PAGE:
Connect Savannah: Ariel Sharon has put a lot of political capital on the line with his disengagement plan, which would dismantle many Israeli settlements.

Dave Reed: One of the architects of Sharon’s disengagement plan gave an interview in the Israeli press. He was very candid about the disengagement plan. He said it was not intended to disengage anything. The whole idea was to stymie the U.S , and give Israel room and time to finish the wall and build more settlements. The point certainly was not to allow the creation of a Palestinian state.

But you have to realize that at the same time, polls show that a vast majority of Israelis support disengagement. The tide is really turning against the hardcore far right settlers. But I just don't know that it's enough to cause a withdrawal.

Connect Savannah: Is it true that since 9/11 and the Iraq War, Islamic fundamentalism is on the rise with Palestinians?

Dave Reed: I didn't get that feeling at all. That’s an idea put out in the media by the Israeli government and our government, that there's a strong Islamist movement in Palestine. I just didn't see it. There’s certainly a strong nationalist movement.

Palestinians are not interested in a monarchy or in a theocratic government, they’re interested in democracy. The vast majority are interested in some form of secular government. There’s little discussion of an Islamic state. Virtually every Palestinian I met talked about peace and wanting to work with Israelis to build peace. It wasn't unusual to hear people say, “We have to live together, we have no choice but to share this land.”

People say to them, “Where are the Arab governments in all this? Why haven’t they stepped up to help you, to build some roads or something?” Well, helping build roads doesn’t help keep the Israelis from destroying the roads as soon as they’re built.

But Palestinians do recognize that Arab governments in the region use the occupation for interior politics. You hear that all the time: “They like us to be under occupation so they can use it for their own gain.” Palestinians are not stupid people. They’re very educated.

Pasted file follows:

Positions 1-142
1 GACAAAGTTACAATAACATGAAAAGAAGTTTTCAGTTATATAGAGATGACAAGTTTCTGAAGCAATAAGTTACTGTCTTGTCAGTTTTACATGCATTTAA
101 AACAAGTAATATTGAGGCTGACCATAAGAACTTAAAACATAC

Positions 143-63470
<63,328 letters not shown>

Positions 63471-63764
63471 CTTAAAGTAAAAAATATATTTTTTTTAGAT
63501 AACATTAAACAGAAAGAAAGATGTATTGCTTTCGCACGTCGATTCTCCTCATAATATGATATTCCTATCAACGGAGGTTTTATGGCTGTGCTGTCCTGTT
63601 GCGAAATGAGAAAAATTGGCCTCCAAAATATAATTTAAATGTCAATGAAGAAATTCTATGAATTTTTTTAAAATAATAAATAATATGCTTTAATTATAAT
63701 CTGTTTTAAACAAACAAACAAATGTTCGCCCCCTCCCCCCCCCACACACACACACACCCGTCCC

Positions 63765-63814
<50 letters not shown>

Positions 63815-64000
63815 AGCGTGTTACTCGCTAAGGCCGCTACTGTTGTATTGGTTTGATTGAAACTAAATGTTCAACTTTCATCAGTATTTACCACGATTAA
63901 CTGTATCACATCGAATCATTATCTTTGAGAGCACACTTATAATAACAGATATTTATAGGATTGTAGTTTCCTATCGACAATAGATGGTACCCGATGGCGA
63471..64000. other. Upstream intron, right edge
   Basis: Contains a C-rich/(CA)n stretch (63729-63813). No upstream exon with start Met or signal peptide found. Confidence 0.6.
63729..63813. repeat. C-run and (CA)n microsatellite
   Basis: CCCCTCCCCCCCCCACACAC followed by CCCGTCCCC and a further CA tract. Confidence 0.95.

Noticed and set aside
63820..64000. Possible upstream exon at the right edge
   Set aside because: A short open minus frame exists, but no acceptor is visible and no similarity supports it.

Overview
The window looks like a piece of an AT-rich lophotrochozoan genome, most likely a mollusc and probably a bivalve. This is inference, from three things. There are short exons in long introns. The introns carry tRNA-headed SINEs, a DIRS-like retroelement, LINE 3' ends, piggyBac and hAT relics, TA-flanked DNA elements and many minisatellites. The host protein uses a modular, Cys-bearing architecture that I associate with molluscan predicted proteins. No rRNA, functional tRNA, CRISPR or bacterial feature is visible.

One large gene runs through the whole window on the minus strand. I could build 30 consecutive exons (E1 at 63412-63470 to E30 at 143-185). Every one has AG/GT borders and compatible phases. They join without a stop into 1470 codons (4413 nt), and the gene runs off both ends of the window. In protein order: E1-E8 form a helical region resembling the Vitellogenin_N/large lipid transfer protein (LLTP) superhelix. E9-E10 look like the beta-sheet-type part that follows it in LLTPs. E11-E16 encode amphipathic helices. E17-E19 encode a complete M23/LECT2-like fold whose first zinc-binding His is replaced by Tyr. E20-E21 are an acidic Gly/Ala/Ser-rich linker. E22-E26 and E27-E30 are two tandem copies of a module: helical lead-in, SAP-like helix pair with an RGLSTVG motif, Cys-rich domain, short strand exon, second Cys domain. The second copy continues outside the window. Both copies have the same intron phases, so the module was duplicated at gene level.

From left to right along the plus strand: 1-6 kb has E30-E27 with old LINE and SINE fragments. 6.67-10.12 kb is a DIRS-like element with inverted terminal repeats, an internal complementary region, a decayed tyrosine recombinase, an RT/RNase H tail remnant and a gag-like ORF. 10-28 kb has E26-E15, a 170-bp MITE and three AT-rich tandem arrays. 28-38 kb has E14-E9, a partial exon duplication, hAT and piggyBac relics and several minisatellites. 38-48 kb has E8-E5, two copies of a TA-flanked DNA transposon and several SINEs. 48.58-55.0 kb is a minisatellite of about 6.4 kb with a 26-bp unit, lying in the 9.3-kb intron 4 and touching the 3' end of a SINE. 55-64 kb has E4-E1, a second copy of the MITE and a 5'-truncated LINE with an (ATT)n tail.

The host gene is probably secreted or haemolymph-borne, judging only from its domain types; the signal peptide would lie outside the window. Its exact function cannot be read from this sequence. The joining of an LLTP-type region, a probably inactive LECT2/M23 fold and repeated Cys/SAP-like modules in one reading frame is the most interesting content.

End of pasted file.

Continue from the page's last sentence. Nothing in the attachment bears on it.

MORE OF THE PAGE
Connect Savannah: What’s your take on the recent Palestinian elections?

Dave Reed: The ISM tried to put together a campaign to put volunteers with candidates. They had election monitors at polling stations in East Jerusalem on election day. What they're writing about is very different from what we've heard on the news. From what I've heard, the elections went smoothly where the Palestinians controlled things. But in East Jerusalem, Israelis controlled the election. Palestinians were forced to vote in Israeli post offices, with Israeli soldiers and tanks surrounding the place. Jimmy Carter said he was trying to fix the situation in East Jerusalem, but he was the one who proposed putting polling stations in Israeli post offices.

Connect Savannah: Are you hopeful about the tentative peace agreement between Sharon and the new Palestinian leader, Abbas?

Dave Reed: Well, any possibility for a cessation of violence is positive. But there's a lot of back-patting and self-congratulation right now in the American press, to the effect that, “Oh, we knew all it would take was for Arafat to be out of the picture.” I don't share that optimism.

First off, it's not an agreement at all. Nothing official has been decided. Secondly, if you look at what's been said, it's just as it's been in the past: All the responsibility for change is entirely on the Palestinians, none on the Israelis. They didn't agree to halt the settlements or to stop building the wall. It’s interesting that the Israeli government has told the press they won’t act against Palestinians except in self-defense.

Connect Savannah: That’s been their position all along, hasn’t it?

Dave Reed: Of course. The entire occupation is based on self-defense, just as the Israeli invasion of Lebanon was based on self-defense.

The Israeli government just announced that when the evacuation of the Gaza Strip begins, their last official act will be to demolish another 3000 Palestinian homes. Once again, with self-defense as the rationale, to create a no-man's land and stop weapon smuggling.

Destroying people's homes is a particularly hideous crime. I'm hopeful that the violence will be halted, but it needs to be all forms of violence. Land occupation, theft of property, destroying people's homes are all forms of violence, too.

It’s been said many times before, but I keep coming back to this: Until there is justice, there will be no peace. And there can be no justice as long as the occupation goes on.

To read Dave’s diary of his journey,

go to